The Winds of Opportunity

“Forget stocks.  Don’t bet on gold.  After four years of plunging home prices, the most attractive asset class in America is housing.” So began a reassessment of the real estate market by a major media outlet that appeared throughout last week’s news cycle.

Lest you suspect these words were penned by someone with a vested interest in selling new or existing homes, brace yourself for a surprise.   Instead, this was the sub-headline for an article on today’s recovering real estate market entitled “Real Estate:  It’s Time to Buy Again.”  Authored by Shawn Tully, senior editor-at-large at Fortune Magazine/CNNMoney.com, his only vested interest is giving the best advice to his audience of nine million affluent investors.

Confused?  With all the conflicting news appearing daily about the real estate market, we’d be surprised if you weren’t.  But even in market’s such as ours, with a troublesome backlog of distressed properties to sell before we can get back to basics, the winds of opportunity are blowing favorably.  Quite frankly, its becoming harder and harder to find articles about the real estate market where the negatives outweigh the positives.

We won’t even discuss Tully’s hugely upbeat assessment of what he terms the “non-distressed” markets—so named because they avoided the nastier side effects of the bubble—except to say that their shrunken inventories of homes have placed them on the cusp of a strong market.  With the historic drop in new home construction over the past few years, even a modest uptick in demand—resulting from today’s recovering economy and job market—will likely result in major gains in prices in these markets that will outpace inflation by three to four percentage points over the next few years.

Markets like ours—which Tully labels as the “foreclosure markets”— got this way largely because of their inherent desirability.  People want to live in warm, sunny locations; especially the 76 million trendsetting Baby Boomers who are poised to hang up their careers, head south and reinvent retirement.  According to a new survey by the Pew Research Center, fully eight-in-ten adults agree that buying a home is still the best long-term investment a person can make.

Similarly, the economic turbulence of the past few years has done little to deter younger buyers from actively pursuing home ownership, according to a new study commissioned by the National Association of Home Builders.  Gen X’ers—or those 51 million Americans between the ages of 31 and 45—are also expected to take a leading role in the housing recovery, especially as it pertains to fueling new construction.  With better than 9 out of 10 saying that now is a good time to buy a new home, their motivation is not solely about price.  It’s also about owning “something compelling and unique, from a design or personal standpoint.”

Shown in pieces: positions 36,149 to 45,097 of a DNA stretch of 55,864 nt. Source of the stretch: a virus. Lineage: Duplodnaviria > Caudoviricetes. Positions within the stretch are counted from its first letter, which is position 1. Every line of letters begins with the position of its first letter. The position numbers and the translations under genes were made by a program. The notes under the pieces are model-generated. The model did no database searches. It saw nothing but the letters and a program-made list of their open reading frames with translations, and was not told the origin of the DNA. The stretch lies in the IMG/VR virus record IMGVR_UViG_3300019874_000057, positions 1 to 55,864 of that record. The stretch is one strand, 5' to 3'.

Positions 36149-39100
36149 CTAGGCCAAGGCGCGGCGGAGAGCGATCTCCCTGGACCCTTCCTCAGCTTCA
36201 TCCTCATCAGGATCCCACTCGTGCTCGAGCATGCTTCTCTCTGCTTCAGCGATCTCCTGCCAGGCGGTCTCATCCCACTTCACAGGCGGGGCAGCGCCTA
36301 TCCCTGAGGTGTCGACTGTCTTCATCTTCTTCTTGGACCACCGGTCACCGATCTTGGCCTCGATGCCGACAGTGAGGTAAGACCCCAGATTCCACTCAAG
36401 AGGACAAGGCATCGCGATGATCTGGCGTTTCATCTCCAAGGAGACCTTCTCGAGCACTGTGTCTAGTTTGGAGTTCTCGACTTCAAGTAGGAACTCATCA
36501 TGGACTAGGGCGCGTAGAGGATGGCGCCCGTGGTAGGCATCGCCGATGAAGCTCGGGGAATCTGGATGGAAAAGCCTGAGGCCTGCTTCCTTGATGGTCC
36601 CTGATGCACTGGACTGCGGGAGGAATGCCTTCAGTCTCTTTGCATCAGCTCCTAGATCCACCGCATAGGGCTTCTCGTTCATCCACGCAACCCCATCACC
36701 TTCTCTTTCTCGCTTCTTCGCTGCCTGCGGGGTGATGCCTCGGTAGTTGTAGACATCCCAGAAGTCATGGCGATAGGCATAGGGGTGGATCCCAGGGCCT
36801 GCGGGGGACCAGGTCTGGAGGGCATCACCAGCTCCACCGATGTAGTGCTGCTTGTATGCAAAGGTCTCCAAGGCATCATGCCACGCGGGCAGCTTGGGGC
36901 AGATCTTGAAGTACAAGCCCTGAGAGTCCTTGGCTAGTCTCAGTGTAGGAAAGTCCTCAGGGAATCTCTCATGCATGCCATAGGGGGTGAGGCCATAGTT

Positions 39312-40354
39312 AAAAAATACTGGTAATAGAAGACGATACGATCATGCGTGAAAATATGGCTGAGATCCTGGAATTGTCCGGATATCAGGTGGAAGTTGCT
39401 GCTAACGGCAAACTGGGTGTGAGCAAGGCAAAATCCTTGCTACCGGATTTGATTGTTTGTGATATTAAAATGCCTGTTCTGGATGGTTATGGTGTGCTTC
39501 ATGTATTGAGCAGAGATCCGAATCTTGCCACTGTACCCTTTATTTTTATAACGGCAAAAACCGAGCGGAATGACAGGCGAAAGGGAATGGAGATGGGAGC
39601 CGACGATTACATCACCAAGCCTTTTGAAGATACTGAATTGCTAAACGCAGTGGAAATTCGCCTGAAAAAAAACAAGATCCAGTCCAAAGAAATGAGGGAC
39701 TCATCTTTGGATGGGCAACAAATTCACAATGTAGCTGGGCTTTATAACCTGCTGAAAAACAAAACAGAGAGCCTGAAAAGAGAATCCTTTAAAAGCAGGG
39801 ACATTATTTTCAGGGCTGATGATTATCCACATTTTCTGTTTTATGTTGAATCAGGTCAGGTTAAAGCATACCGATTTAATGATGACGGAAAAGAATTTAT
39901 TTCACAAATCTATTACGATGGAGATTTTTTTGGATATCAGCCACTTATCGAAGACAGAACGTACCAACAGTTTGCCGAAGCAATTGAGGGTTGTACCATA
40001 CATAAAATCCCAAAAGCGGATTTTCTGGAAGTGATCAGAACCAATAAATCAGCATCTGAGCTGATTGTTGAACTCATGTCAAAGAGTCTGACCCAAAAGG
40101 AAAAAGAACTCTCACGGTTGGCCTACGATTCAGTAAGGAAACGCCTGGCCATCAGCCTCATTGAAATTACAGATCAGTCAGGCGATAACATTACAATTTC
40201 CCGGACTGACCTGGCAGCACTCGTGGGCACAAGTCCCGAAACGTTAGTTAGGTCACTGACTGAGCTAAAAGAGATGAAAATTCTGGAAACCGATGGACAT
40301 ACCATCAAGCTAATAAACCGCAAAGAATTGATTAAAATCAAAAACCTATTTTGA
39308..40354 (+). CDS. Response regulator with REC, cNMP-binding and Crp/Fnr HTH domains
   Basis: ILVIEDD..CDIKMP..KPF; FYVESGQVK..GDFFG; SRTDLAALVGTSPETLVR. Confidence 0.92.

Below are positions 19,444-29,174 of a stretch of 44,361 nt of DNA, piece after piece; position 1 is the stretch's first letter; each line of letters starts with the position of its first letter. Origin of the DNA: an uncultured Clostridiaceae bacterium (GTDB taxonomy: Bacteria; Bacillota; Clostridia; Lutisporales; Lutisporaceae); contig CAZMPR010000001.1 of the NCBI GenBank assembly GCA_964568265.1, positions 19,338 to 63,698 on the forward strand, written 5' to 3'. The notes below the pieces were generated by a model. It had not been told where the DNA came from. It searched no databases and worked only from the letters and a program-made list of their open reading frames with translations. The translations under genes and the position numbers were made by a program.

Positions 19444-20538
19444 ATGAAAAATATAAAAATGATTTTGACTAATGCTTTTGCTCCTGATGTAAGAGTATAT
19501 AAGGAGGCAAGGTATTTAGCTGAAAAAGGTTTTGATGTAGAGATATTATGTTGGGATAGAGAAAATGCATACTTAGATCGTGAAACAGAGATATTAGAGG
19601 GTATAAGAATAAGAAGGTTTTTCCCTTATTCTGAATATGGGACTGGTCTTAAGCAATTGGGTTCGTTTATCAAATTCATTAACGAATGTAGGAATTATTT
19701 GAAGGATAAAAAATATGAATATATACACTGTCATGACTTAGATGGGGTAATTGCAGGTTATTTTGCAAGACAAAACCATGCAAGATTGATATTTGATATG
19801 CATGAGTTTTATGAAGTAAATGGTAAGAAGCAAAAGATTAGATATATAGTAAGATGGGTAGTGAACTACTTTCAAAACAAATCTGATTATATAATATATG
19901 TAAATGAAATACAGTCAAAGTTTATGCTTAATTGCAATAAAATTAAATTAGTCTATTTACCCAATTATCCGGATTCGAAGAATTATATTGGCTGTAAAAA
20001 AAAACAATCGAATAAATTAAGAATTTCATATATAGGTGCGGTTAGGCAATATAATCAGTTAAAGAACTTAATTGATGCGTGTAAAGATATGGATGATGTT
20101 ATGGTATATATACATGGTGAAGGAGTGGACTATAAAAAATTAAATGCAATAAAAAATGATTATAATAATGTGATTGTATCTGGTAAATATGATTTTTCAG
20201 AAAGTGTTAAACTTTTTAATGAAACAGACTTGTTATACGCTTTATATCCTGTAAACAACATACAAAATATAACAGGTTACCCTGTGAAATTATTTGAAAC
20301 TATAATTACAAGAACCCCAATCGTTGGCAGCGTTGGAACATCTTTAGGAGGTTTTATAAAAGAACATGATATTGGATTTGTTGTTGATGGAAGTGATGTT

The challenge in foreclosure markets is to absorb the unprecedented wave of distressed properties, whose unnatural influence on pricing has caused these markets to become grossly undervalued.  Many of these properties are what Tully calls such “screaming deals” that investors both large and small are buying them—often in bulk—and leasing them in what remains of today’s strong rental market.

Meanwhile, thousands of would-be buyers—many of whom sat-out the real estate downturn as renters—are being advised to step-up and buy.  In more than half of the 54 markets examined in a new study by Deutsche Bank, it is now cheaper—often by far—to pay the mortgage and other costs of owning a home than it is to rent the same house.

Once most foreclosures are sold and these markets experience fresh demand without the corresponding downward pressure on prices, home prices are expected to rise rather sharply.  If all outstanding foreclosures enter their markets at a fairly even pace, William Wheaton—an economist with MIT—believes most will be absorbed between now and the end of 2013.  Such a scenario nixes the notion that it will be many years before our market fully recovers.  More to the point, well-priced homes and condominiums are suddenly flying off the shelf so quickly that buyers here are noticing a greatly diminished selection of good properties.

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